Liste de diffusion Message #15453
De: Bill Cole <>
Sujet: Re: comments please
Date: Tue, 20 Feb 2007 13:44:54 -0500
A: SIMS Discussions <>
At 12:07 PM -0500 2/20/07, Stefan Jeglinski wrote:
Wanted to run this by everyone in case I'm missing something. I'm tempted to ask for ideas on dirty tricks to play, but that would not be appropriate, now would it...

Most certainly not. it is always tempting, but never a good idea...

I have a correspondent, (please do not send e-mail to her). She is mostly computer illiterate, but sometimes seems to know more than her mail admins. We've noticed for some time that only a relatively small fraction of my e-mails get to her, and I never get bounces. Often, she tells me that their e-mail is "messed up," and recently they did "a big upgrade" which broke things pretty badly but now she ways it mostly seems to work. Except for me. Well, I finally did some investigating, and found out what at least part of the problem was. At the end of this message, I include an e-mail I telnetted directly to their primary so I knew she would get it. She indeed did, and took it to her IT people. They hemmed and hawed, and she said it didn't seem like they really understood what I was saying. If that's true, they are in bad shape. They are a 100% Microsoft shop. By dint of what they do, their company gets e-mails from around the world, but I suspect they are not receiving more than a few.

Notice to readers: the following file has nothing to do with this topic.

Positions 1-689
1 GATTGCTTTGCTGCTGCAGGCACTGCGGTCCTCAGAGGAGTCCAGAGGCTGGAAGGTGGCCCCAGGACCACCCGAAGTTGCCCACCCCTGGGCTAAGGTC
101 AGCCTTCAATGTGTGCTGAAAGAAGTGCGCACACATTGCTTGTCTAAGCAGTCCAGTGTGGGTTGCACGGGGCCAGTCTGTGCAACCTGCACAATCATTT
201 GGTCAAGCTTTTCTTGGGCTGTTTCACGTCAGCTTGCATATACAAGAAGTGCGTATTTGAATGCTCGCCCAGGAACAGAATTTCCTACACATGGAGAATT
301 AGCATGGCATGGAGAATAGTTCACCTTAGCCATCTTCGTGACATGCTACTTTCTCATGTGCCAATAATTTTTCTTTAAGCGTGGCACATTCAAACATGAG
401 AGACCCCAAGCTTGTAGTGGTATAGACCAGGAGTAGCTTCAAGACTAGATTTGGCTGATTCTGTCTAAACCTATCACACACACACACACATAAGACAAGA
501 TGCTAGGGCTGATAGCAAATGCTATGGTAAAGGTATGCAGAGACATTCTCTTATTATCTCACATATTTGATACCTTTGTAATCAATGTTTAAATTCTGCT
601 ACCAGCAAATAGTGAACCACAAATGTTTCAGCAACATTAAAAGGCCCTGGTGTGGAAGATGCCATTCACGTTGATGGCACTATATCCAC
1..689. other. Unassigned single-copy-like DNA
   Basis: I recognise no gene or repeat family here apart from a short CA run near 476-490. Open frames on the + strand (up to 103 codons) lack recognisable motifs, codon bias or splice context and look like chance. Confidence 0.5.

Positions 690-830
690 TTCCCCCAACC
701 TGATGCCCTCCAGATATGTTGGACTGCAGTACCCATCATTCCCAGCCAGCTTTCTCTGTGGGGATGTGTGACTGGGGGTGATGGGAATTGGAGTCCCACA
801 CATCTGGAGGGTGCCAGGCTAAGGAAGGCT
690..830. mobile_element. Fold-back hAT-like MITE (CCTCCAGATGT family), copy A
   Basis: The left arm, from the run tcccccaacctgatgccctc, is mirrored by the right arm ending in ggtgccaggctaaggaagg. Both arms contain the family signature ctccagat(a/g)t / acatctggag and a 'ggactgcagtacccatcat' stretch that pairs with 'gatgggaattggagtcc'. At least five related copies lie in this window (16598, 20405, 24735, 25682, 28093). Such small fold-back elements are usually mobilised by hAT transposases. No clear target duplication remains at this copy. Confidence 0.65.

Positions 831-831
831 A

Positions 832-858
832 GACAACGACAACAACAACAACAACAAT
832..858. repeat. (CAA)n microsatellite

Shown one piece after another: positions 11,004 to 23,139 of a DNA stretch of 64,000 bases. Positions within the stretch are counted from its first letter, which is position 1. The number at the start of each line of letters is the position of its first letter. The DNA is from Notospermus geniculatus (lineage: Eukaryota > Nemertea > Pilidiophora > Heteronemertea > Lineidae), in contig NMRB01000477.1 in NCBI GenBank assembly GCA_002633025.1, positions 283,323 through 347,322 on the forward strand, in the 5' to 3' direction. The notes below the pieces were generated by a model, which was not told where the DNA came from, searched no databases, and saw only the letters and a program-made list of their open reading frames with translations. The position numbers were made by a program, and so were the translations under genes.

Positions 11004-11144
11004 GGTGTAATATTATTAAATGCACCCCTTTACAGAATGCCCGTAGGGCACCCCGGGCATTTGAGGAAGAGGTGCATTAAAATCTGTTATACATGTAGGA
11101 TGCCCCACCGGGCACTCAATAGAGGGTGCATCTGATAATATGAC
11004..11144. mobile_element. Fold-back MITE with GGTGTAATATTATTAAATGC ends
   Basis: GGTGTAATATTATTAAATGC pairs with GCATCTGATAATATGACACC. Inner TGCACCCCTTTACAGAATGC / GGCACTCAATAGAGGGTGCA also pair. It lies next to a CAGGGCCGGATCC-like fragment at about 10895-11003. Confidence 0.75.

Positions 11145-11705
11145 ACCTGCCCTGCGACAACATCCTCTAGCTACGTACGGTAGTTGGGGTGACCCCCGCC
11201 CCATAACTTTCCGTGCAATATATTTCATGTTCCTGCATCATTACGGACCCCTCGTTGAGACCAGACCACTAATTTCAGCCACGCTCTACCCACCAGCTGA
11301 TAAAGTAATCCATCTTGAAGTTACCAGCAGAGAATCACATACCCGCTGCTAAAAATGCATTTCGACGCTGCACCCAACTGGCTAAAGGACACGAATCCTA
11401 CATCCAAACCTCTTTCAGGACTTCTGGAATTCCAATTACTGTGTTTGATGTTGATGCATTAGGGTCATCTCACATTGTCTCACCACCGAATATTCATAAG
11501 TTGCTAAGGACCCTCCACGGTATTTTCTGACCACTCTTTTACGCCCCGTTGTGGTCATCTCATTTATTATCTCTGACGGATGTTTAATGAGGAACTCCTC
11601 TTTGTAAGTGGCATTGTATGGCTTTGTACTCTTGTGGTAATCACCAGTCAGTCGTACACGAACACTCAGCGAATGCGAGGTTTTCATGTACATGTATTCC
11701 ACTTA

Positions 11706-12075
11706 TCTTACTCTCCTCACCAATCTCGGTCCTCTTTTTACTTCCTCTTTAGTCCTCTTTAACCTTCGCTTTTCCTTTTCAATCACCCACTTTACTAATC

But I wanted to get opinions here - is there anything else I can do probe-wise or otherwise for fun or science, eg probe what version of server they are using on their primary, since they are obviously obfuscating it? I don't really want to go to them directly now (postmaster), since they know I will be connected to her, and frankly, if they get their toes stepped on, I don't want her to suffer for it.


Also, is in violation of the spirit of RFC2821 for not
providing a domain name in the initial 220 response. You can obfuscate which
Microsoft mail server is in use if you like, but at least try to be good netizens :-)

The typical cause of what you see there (all asterisks) is the use of a misfeature of the Cisco PIX firewall called "SMTP fixup" whereby the PIX does a line-by-line proxying of all of the SMTP commands and responses, intentionally breaking things which are not deemed safe or essential by the people at Cisco who clearly know absolutely nothing about SMTP. The breakage of the banner is just the beginning and no one should ever use that setting of the PIX. Among other absurd nastiness, it breaks if the entire terminating '\r\n.\r\n' is broken up between more than one TCP segment or IP datagram.

It is extremely common for organizations with amateur firewall admins to choose the PIX and leave the SMTP 'fixup' and scratch their heads for months about the double-digit percentages of mail they never see before getting the message that Cisco screwed this idea up so badly and famously that they've never even bothered a serious attempt at fixing it.

Bill Cole                        

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